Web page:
There’s a lot of ignorance and misinformation about the varied forms of female circumcision in relation to Islam, as well as well purported health and sexual outcomes.  Most people, like President Jammeh, are regrettably misled by the media and activist led anti-FGM propaganda.

AWAFC was created to end this insidious disinformation and to hold the media and anti-FGM activists accountable for what they print, say and do.     

As far as implications for the practice – an important Senegambian study funded by UNICEF clearly indicated that the law has little effect on the practice because it is driven underground.  

A Gambian friend recently told me that what we will see is an end to the open celebrations (similar to what is happening now in Kenya), but the operations will continue.

This most certainly means that girls will be circumcised at younger and younger ages, and that their health and lives will be at the mercy of greedy quacks instead of highly trained traditional circumcisers or medical practitioners. 

DK: UNICEF estimates 24 out of 29 countries where FGM is practiced have passed laws against it. Do you think it would be outlawed in Sierra Leone?  

Absolutely not and we will certainly lobby hard against this new form of neocolonialism in Sierra Leone. What is the Government of Sierra Leone (GoSL) going to do, lock up 80% of the population of women?  

Are the predominantly male policemen going to arrest their grandmothers, mothers, sisters, wives and so on?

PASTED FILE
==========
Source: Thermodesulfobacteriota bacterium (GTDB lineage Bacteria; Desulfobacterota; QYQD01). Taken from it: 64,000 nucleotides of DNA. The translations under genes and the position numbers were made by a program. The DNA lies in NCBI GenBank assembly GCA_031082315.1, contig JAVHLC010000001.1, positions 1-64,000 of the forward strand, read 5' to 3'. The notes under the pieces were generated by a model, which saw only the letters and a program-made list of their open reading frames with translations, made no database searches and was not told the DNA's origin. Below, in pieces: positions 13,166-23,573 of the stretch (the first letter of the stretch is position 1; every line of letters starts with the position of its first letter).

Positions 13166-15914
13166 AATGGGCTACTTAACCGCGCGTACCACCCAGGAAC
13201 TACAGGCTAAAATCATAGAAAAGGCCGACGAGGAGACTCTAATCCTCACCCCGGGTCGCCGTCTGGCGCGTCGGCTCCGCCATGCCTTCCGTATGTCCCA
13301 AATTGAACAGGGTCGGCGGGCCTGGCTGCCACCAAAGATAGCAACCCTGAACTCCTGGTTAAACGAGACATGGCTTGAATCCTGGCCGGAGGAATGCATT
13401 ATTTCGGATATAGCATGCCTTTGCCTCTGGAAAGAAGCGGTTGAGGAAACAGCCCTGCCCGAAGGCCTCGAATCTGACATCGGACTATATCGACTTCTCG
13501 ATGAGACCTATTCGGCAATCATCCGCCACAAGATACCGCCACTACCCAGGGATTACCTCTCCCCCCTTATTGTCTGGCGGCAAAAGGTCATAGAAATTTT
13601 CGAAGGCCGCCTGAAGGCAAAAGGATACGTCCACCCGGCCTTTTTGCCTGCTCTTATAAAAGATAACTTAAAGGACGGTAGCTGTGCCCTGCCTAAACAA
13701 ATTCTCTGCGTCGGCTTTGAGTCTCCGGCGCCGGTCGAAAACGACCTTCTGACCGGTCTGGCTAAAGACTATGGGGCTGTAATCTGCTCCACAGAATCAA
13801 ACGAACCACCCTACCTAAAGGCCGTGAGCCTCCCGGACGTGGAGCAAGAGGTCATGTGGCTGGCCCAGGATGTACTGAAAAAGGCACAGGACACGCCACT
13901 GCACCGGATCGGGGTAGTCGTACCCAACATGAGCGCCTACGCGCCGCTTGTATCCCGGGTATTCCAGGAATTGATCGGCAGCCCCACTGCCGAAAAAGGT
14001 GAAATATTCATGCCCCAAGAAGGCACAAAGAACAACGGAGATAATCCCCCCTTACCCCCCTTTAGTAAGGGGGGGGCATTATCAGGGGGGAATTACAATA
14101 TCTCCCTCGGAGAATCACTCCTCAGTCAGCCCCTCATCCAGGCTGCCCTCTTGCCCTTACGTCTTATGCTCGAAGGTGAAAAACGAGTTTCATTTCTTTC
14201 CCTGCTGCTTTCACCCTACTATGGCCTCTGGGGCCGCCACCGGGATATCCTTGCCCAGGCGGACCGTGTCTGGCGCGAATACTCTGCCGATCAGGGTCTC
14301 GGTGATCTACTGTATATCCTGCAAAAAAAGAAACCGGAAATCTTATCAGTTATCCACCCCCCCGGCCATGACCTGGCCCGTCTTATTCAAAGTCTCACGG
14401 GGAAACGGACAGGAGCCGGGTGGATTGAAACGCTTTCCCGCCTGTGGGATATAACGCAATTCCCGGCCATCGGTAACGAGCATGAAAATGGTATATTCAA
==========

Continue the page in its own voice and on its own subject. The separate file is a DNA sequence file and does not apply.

Bondo2The Minister of Gender and Social Welfare, Hon. Moijueh Kaikai, stated unequivocally to a group of Soweis (the women leaders in charge of traditional female initiation and circumcision) that Bondo will not be banned in Sierra Leone.

Bondo is the local term for female circumcision.  However, the GoSL appears to be ambivalent about its position and intentions, but my hope is President Ernest Bai Koroma will continue to listen to the voices of grassroots women who make up the bulk of voters in the country.

We are officially launching AWAFC in Freetown very soon and we intend to work closely with GoSL on a way forward that will advance and protect the rights of all women and girls on both sides of this issue.

Western orchestrated anti-FGM laws have had no impact on a practice that dates back thousands of years. We have seen that in those countries  in Africa that have passed such laws.  

While our African governments are busy succumbing to pressure from western women to outlaw our traditional female genital aesthetic practices, western countries have developed a flourishing female genital cosmetic surgery industry, using our own operations as the aesthetic standard.

And, instead of fighting to defend the rights of our mothers and grandmothers, many of us who are western educated have given carte blanche for them to be stripped, degraded and punished by and for the sake of the very white women whose own mothers and daughters are now freely opting for the same procedures.

 I have always said, Sierra Leone is the ground zero where modern western feminism meets the power of ancient Bondo society.  As you can see, I’ve placed my bets on Bondo.